Culture would see this as cancelling right? They you would you would hear all these other words oh well you know this is a controversial issue with all this bullshit. And yet the people that we love to look at his examples of people who are cancelled like louis C. K. Louis C. K. Is headlining Madison Square Garden. Okay so he's fine louis C. K. Is fine. Justin Enfant has had her entire life turned upside down for teaching about sex. Now if you really want to use this idea of cancel culture, which one of them was really cancelled. It wasn't louis C. K. So stop it with the cancel culture. Uh if this is something you do, you still do not believe me on go listen to your Wrong about They did a great article episode about this. There's been plenty of articles about how if this thing that you're all afraid of as white men, it's not going to happen to you. It's like 80/80 percent of those that we actually could if you want to go buy these definitions that people are using for canceling it happens to women and people of color because they have less of an opportunity to begin with.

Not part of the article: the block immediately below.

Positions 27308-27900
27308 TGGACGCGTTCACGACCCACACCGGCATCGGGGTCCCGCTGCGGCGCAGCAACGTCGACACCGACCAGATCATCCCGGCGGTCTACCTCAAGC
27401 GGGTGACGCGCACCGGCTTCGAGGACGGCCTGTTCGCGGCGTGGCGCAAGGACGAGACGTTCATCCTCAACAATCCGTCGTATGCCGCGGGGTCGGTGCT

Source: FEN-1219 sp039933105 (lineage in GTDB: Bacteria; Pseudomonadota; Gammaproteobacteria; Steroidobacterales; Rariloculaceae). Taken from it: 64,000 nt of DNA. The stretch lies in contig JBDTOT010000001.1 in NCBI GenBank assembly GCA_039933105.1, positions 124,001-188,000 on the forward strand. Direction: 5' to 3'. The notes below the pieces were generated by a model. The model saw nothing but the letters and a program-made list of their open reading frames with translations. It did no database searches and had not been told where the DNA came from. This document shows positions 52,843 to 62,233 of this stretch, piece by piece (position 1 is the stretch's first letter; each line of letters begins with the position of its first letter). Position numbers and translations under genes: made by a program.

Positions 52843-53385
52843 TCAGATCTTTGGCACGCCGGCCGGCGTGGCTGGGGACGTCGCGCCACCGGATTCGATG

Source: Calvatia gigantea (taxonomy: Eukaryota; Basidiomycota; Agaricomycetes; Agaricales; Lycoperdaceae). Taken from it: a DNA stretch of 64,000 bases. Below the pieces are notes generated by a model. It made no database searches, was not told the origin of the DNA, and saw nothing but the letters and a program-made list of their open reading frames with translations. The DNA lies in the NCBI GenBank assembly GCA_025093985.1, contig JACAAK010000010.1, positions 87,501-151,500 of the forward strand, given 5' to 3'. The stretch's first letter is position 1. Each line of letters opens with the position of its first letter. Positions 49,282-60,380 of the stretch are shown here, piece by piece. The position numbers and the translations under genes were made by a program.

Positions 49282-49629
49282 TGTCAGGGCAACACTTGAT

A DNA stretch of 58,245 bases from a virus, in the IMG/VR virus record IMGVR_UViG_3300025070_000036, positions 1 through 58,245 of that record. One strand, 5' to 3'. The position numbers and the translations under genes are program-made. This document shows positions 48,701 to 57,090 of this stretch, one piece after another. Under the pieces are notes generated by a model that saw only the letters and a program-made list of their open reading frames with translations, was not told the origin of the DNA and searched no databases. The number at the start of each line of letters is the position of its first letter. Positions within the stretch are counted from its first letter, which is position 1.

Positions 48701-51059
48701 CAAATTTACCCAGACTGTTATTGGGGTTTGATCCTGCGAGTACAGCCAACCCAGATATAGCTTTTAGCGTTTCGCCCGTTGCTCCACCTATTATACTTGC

And so one something doesn't have to be a screw up on their part as we're seeing with Justine one thing and there that's it they're done. Whereas white men like louis C. K. Who commit atrocities. I mean this is what he did is disgusting and he's fine. So stop with the cancel culture. Also I'm gonna say this and this is my words not just teens. My words in a world where sexual violence exists and exists frequently. I mean this is not it is not infrequent that sexual violence happens. It's it is so many women who have been subject of this so many Children. If you stand against comprehensive sex education that empowers your Children. I'm putting this out there. I'm saying this not as a parent. So, so I I don't have a dog in that fight, but I'm saying this as a human. If you stand against comprehensive sex education for anyone for Children, for adults, because you personally feel that it's a subject that we shouldn't talk about, then you are letting your own uncomfortable feelings bind you to common sense and you do not care about Children or other people.